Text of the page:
# A Statistical Background

## A.1 Basic statistical terms

Note that all the following statistical terms apply only to *numerical* variables, except the *distribution* which can exist for both numerical and categorical variables.

### A.1.1 Mean

The *mean* is the most commonly reported measure of center. It is commonly called the *average* though this term can be a little ambiguous. The mean is the sum of all of the data elements divided by how many elements there are. If we have \(n\) data points, the mean is given by:

\[Mean = \frac{x_1 + x_2 + \cdots + x_n}{n}\]

### A.1.2 Median

The median is calculated by first sorting a variable’s data from smallest to largest. After sorting the data, the middle element in the list is the *median*. If the middle falls between two values, then the median is the mean of those two middle values.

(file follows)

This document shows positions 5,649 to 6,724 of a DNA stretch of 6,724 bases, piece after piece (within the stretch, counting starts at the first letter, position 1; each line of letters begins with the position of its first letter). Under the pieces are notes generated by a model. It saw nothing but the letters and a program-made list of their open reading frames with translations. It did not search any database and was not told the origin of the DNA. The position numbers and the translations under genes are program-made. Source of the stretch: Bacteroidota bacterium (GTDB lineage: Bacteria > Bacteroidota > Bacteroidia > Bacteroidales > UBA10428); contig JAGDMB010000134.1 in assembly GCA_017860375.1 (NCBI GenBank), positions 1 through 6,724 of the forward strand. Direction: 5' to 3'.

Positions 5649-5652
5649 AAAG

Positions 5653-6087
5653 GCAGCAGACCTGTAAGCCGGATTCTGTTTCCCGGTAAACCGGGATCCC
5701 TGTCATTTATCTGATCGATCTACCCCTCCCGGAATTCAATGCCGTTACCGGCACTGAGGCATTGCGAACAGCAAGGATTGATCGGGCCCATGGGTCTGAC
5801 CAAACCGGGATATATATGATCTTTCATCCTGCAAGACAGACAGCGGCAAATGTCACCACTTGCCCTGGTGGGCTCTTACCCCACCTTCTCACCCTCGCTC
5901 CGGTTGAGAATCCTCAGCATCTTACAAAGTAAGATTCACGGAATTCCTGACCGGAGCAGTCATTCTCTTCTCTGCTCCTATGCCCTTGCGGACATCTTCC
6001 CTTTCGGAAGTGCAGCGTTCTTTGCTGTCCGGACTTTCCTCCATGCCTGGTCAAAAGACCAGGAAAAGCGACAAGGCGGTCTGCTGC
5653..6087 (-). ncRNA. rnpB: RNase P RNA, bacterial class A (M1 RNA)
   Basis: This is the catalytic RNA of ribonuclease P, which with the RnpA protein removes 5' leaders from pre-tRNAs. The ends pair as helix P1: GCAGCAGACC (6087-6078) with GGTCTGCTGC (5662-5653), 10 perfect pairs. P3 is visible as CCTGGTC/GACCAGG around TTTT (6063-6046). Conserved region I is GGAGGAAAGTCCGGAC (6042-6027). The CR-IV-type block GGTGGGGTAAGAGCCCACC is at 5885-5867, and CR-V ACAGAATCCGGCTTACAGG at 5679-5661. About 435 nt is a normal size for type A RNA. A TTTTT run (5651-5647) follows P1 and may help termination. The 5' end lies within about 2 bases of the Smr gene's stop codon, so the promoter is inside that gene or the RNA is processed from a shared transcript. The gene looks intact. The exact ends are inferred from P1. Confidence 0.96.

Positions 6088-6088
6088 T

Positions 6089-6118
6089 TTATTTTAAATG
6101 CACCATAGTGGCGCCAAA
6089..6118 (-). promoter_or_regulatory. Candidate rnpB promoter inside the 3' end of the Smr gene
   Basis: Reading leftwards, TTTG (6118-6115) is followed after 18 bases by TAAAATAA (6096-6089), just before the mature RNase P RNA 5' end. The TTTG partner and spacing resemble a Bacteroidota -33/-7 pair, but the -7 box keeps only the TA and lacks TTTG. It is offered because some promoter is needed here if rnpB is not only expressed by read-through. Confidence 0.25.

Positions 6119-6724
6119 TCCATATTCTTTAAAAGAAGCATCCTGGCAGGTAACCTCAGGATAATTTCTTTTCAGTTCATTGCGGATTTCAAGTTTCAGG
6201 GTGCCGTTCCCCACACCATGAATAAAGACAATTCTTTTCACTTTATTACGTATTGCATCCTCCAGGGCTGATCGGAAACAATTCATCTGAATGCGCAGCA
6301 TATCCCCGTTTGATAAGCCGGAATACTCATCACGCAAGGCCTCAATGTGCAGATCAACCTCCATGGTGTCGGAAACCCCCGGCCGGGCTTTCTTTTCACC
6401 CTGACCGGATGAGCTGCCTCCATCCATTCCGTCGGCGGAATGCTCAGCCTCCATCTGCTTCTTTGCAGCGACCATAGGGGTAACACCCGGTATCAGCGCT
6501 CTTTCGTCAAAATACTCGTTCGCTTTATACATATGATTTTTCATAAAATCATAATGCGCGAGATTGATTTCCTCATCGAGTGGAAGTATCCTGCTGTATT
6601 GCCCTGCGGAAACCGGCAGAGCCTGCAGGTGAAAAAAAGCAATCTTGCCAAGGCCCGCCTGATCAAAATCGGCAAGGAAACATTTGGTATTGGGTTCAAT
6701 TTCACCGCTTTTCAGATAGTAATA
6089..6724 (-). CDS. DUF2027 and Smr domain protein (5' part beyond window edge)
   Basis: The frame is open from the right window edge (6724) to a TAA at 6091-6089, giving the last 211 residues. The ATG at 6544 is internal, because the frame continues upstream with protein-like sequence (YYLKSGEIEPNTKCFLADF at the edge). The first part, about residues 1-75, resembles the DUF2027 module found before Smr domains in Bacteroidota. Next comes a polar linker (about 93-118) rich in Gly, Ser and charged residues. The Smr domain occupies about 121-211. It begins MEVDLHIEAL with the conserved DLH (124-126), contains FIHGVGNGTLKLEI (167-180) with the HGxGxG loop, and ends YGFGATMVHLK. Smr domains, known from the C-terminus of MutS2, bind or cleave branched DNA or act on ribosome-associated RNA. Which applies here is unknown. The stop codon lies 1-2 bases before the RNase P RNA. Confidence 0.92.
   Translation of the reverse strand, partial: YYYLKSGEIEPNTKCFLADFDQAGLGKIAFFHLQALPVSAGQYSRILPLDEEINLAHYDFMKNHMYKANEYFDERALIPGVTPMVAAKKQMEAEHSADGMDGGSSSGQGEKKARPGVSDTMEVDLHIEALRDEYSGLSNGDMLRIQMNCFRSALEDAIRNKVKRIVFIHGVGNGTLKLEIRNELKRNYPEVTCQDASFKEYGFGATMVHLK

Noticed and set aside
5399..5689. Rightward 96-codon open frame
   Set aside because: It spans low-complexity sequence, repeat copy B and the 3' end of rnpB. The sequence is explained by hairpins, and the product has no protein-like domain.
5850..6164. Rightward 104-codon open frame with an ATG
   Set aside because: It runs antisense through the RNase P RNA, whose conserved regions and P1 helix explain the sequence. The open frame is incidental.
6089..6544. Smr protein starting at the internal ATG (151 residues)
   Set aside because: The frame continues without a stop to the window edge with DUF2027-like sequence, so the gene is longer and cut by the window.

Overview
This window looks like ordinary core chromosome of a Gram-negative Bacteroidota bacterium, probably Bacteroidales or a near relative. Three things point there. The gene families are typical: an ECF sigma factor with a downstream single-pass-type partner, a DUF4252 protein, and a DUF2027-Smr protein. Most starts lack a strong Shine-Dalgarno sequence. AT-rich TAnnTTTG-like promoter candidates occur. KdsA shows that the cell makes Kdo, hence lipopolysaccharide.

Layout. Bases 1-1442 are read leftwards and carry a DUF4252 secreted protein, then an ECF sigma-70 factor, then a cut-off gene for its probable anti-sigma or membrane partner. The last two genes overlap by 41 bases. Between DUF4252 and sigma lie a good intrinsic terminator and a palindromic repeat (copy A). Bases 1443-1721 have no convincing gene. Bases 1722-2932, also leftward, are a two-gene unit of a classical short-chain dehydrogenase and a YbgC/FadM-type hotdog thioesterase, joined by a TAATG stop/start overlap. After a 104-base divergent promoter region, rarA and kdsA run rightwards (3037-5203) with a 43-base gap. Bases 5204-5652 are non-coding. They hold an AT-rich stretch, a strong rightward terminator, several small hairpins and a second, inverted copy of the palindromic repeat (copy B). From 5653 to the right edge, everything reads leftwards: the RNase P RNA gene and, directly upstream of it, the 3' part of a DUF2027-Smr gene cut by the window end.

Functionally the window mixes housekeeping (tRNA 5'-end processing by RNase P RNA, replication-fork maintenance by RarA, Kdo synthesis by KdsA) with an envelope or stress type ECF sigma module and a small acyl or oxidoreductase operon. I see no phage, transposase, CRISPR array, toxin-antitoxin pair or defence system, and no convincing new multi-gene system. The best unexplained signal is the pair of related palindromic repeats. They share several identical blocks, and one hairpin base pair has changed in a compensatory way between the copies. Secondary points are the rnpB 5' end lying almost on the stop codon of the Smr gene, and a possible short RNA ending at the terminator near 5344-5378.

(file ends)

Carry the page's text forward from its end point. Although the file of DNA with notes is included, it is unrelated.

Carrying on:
### A.1.3 Standard deviation

We will next discuss the *standard deviation* (\(sd\)) of a variable. The formula can be a little intimidating at first but it is important to remember that it is essentially a measure of how far we expect a given data value will be from its mean:

\[sd = \sqrt{\frac{(x_1 - Mean)^2 + (x_2 - Mean)^2 + \cdots + (x_n - Mean)^2}{n - 1}}\]

### A.1.4 Five-number summary

The *five-number summary* consists of five summary statistics: the minimum, the first quantile AKA 25th percentile, the second quantile AKA median or 50th percentile, the third quantile AKA 75th, and the maximum. The five-number summary of a variable is used when constructing boxplots, as seen in Section 2.7.

The quantiles are calculated as

- first quantile (\(Q_1\)): the median of the first half of the sorted data
- third quantile (\(Q_3\)): the median of the second half of the sorted data

The *interquartile range (IQR)* is defined as \(Q_3 - Q_1\) and is a measure of how spread out the middle 50% of values are. The IQR corresponds to the length of the box in a boxplot.